One of our customers is a CCG that has been piloting four specialties on Consultant Connect for the last six months. Interestingly, though, they are one of three CCGs that feed into the local Trust. The other CCGs offer written Advice & Guidance (through e-RS) and our customer also uses this for specialties not covered by Consultant Connect.
The Trust recently looked at usage of Advice & Guidance across all three CCGs. What they found was that, in the past six months, the Trust had received a total of 98 requests for written Advice & Guidance across all three CCGs across all specialties. In the same period it had received more than 500 calls from Consultant Connect from just one CCG across just four specialties.
In this area, usage of telephone Advice & Guidance is an order of magnitude larger than written Advice & Guidance. Why?
Explaining the difference in usage
Usage is down to three things:
- Ease of use
- The number of opportunities for use
- The outcome of the interaction
Ease of use
Using telephone Advice & Guidance is easy. The GP calls using their desk phone or our app and is connected in an average of 53 seconds. The conversation takes an average of 4 minutes 6 seconds. All calls are recorded and tracked, so there is no paperwork. It’s so quick that approximately 50% of calls are made whilst the patient is with the GP.
Written Advice & Guidance is harder. There is the requirement to log on to e-RS, write an explanation of the patient’s condition and append any relevant documents. We understand this can take anywhere from 5 – 15 minutes, dependent on the complexity of the patient’s medical history and condition. If the answering clinician then has any questions, this will lead to further written exchanges. For a time-pressured GP this can be a significant disincentive for using written Advice & Guidance.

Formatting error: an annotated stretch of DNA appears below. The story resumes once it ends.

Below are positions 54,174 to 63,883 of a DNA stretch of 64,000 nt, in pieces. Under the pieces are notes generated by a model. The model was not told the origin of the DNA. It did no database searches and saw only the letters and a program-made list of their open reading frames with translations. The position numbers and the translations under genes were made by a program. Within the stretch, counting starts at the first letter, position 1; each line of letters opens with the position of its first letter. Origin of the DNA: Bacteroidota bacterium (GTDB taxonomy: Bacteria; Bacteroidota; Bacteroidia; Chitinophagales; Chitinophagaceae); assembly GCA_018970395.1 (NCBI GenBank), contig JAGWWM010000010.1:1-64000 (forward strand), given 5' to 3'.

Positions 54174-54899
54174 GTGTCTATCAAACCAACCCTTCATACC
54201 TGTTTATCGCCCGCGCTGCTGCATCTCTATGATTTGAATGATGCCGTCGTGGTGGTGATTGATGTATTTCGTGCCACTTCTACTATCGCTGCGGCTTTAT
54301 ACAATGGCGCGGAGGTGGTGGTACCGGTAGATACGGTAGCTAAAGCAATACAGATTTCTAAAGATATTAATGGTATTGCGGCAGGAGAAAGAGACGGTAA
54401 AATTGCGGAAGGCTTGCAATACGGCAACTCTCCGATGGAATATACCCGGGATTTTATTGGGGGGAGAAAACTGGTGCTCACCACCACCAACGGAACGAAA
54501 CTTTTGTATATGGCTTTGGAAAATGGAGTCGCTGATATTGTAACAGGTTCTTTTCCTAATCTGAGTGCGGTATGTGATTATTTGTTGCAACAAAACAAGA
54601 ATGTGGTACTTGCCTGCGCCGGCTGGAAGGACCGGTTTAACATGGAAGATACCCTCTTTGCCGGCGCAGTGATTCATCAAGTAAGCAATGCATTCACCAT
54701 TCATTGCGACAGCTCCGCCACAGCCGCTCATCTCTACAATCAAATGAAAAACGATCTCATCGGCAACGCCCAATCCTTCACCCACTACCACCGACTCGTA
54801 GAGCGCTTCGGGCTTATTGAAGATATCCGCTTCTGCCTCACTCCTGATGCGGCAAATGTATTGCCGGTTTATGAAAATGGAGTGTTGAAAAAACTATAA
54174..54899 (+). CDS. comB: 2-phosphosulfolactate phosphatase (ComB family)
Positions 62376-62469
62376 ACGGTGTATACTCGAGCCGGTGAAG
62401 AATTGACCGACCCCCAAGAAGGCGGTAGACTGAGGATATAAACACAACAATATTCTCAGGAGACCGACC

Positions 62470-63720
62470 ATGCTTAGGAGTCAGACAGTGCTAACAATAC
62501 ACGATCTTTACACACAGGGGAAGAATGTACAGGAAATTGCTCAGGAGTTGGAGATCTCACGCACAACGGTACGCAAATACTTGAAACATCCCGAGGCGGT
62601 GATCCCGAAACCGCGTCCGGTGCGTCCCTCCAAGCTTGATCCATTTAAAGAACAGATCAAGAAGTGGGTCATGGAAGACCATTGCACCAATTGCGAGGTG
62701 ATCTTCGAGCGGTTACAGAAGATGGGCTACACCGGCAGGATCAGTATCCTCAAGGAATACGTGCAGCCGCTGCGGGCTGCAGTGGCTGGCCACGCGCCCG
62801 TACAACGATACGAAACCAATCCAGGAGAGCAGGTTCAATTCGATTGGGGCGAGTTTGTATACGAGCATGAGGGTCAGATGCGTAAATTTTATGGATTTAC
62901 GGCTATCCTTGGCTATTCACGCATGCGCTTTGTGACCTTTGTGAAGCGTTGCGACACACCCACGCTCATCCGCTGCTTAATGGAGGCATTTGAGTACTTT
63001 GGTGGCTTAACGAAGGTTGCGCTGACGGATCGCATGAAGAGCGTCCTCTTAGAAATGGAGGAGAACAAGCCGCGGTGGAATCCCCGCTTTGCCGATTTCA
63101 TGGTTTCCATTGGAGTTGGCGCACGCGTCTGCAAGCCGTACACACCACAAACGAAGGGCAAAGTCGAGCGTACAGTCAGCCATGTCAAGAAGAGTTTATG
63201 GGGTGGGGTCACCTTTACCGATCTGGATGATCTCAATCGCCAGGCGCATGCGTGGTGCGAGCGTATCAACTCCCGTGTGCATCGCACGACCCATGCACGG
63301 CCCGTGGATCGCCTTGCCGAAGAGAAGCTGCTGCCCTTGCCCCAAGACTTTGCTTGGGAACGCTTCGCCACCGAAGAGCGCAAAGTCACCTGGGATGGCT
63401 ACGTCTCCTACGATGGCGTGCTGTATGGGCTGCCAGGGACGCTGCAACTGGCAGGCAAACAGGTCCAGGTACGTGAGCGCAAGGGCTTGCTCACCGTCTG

Opportunities for use
Perhaps the biggest factor here is urgency. If there is any urgency whatsoever in the need for Advice & Guidance before deciding what to do with a patient, a GP is unlikely to rely on written Advice & Guidance and will instead refer or admit the patient. This restricts the use of written Advice & Guidance to non-urgent matters.
If GPs have phone access to local Trust clinicians, however, they can be advised on even the most urgent patients. Across elective care specialties on Consultant Connect, 6% of calls result in the patient avoiding an unplanned admission.
Telephone Advice & Guidance is, in fact, so effective at dealing with urgent patients, we have a number of projects focused exclusively on avoiding unplanned admissions. Our project in Sunderland was recently reported on by NHS Elect, which concluded that the approach avoided 175 unplanned admissions in the first three months of the project.
The outcome of the interaction
What we mean by this is, does the Advice & Guidance make any difference? Does it help the patient either avoid an avoidable trip to hospital or make sure they get the right care first time? If it doesn’t achieve anything, GPs won’t use the system.
It’s tricky to find data on this from e-RS, but this analysis from Solihull CCG (originally published on this site last year) gives an indication why e-RS is not always well used: 92% of requests for Advice & Guidance in 2014/15 resulted in the patient being sent to hospital anyway. It’s difficult to invest effort in requesting written Advice & Guidance if your patient is 92% likely to end up in hospital anyway.
It’s different for telephone Advice & Guidance. As our benchmarks show, in the last 6 months 67% of calls to elective specialties have resulted in the patient avoiding a trip to hospital and their care staying in the community. It’s faster and better than going to hospital and it’s a good enough reason for GPs to use the service. Similarly, calls to urgent care specialties resulted in over 60% of patients being treated out of hospital or being navigated to the right care, first time.
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